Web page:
Landau died at UCLA Medical Center in Los Angeles following “unexpected complications during a short hospitalization,” Guttman said in a statement.
Landau was born June 28, 1928, in Brooklyn and worked as a cartoonist for the New York Daily News before becoming an actor, according to the Internet Movie Database.
Landau’s career spanned the decades. In 1957 he had a part in the play “Middle of the Night,” with Edward G. Robinson and ended up on the West Coast, according to the Internet Movie Database.
To the general public, Landau was best known to the public for playing master of disguise Rollin Hand for a top-secret spy team in the 1960s series “Mission: Impossible,” in which his then-wife Barbara Bain also starred.
He was nominated for Emmys for each of his three seasons on the show and won the Golden Globe for best male TV star in 1968, IMDb said.
Landau and Bain left the series in 1969 in a salary dispute. His career suffered for about a decade and he was forced to take roles in now-forgotten movies such as “The Harlem Globetrotters on Gilligan’s Island,” IMDb said.
Landau’s career picked up when he got a recurring role on the NBC comedy “Buffalo Bill,” in which Dabney Coleman starred.
He was nominated for three Academy Awards for best supporting actor, for playing Abe Karatz in Francis Coppola’s “Tucker” in 1988; the adulterous husband Judah Rosenthal in Woody Allen’s “Crimes and Misdemeanors” in 1989; and the aging horror movie star Bela Lugosi in Tim Burton’s “Ed Wood” in 1994. He won the Oscar for the “Ed Wood” role.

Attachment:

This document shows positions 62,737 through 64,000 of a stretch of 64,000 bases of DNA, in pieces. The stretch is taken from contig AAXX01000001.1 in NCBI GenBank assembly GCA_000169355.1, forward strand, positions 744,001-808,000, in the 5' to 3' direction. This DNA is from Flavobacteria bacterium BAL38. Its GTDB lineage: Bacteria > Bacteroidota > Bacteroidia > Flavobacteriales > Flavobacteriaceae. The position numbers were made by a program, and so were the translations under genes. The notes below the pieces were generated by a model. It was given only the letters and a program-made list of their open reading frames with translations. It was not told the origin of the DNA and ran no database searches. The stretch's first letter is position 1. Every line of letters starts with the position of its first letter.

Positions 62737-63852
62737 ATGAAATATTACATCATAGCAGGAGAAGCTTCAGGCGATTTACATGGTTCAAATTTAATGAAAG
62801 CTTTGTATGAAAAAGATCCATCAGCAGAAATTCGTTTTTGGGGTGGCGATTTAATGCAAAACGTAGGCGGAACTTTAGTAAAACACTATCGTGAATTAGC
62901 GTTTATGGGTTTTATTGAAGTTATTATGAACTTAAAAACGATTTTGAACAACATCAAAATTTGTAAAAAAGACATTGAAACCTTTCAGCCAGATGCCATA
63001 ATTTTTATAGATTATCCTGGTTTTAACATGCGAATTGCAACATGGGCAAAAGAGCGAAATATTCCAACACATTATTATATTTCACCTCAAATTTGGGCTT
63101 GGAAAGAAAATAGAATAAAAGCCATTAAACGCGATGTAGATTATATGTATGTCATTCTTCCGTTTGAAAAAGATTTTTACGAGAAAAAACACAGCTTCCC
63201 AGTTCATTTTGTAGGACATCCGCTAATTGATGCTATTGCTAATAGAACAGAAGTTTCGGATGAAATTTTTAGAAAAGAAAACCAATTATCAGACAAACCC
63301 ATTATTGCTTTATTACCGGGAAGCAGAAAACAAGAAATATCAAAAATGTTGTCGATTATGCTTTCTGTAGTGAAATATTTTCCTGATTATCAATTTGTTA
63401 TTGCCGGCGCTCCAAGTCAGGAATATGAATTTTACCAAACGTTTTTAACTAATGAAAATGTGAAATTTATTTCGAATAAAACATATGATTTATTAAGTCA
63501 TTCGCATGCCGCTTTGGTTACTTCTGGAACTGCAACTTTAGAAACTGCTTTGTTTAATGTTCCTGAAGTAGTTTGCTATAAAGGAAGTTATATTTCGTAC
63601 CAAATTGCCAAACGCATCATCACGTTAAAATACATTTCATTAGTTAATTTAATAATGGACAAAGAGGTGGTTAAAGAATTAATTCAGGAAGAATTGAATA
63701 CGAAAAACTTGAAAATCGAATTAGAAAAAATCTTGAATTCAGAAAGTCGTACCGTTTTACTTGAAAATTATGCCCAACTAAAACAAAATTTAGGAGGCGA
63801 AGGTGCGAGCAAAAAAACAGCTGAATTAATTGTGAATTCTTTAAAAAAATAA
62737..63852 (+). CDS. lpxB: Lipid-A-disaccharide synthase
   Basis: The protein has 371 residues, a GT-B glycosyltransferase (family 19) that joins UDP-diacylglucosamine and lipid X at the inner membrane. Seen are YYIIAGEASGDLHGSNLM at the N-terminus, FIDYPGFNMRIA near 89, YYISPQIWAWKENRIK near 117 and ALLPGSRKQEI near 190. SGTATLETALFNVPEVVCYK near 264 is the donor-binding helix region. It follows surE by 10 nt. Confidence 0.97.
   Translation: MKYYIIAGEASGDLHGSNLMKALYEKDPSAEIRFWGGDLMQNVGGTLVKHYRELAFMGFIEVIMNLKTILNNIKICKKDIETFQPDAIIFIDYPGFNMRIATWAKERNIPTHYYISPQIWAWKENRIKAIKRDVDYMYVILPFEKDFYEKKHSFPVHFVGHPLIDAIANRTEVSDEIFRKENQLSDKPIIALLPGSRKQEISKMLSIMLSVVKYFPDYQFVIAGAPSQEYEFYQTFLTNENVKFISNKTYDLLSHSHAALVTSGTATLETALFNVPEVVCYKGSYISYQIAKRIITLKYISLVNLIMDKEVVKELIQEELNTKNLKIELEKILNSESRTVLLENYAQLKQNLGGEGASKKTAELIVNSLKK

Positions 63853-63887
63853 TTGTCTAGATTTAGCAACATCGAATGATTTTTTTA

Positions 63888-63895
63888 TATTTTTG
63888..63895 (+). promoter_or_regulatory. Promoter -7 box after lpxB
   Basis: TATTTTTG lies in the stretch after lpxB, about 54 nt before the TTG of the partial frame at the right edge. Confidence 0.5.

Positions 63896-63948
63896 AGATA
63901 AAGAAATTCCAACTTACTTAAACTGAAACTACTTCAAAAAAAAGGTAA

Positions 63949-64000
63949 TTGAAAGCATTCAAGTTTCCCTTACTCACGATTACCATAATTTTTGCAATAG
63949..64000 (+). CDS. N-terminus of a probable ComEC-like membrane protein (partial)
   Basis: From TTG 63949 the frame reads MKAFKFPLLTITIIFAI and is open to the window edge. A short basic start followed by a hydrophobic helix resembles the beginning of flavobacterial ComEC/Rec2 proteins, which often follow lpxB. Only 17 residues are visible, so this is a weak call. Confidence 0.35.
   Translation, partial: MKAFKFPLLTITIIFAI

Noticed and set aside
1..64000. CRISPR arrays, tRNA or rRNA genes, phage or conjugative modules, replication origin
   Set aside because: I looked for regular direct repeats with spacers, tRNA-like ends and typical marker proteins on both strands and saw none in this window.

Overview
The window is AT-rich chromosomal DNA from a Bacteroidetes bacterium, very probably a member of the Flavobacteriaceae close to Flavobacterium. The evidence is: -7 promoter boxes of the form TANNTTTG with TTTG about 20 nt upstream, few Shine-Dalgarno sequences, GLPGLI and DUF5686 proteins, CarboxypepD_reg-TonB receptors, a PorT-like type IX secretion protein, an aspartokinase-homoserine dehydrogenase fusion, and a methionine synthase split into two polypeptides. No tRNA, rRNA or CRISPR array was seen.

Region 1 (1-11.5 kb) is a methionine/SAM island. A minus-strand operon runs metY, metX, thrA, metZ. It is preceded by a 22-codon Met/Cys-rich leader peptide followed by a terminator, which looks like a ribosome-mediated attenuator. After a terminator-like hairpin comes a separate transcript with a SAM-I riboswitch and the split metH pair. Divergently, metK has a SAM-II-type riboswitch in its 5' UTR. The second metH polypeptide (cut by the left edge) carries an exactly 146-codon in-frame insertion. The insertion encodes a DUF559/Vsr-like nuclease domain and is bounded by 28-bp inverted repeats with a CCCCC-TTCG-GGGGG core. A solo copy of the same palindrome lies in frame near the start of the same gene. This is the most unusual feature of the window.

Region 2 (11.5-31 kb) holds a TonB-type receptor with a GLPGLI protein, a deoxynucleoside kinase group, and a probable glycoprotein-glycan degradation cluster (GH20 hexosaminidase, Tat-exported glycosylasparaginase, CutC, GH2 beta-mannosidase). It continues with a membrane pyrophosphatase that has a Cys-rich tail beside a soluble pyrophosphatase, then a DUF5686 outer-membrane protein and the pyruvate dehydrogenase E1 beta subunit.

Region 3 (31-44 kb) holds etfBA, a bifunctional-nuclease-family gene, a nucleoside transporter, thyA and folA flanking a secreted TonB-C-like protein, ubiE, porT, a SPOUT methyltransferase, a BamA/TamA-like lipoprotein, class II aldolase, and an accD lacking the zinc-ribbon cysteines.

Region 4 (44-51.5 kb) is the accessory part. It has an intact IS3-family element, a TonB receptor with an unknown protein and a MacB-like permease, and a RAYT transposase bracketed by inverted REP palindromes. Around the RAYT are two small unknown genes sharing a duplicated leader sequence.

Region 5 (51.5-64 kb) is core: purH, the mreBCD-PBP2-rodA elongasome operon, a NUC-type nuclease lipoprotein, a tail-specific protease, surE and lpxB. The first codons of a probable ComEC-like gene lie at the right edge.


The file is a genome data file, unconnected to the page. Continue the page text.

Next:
Landau’s first big movie role was in Alfred Hitchcock’s “North by Northwest.” He also had supporting roles in “Cleopatra” and other movies and appeared in numerous television shows, including “The Twilight Zone.”
Near the end of his career, he played Bob Ryan, an aging movie producer in the HBO series “Entourage.” The character’s catchphrase, with an exaggerated idea followed by “would that be something you’d be interested in?” became something of a pop culture joke.
Guttman said funeral services will be private followed by a memorial service in August or September.
(Ralph Ellis, CNN)
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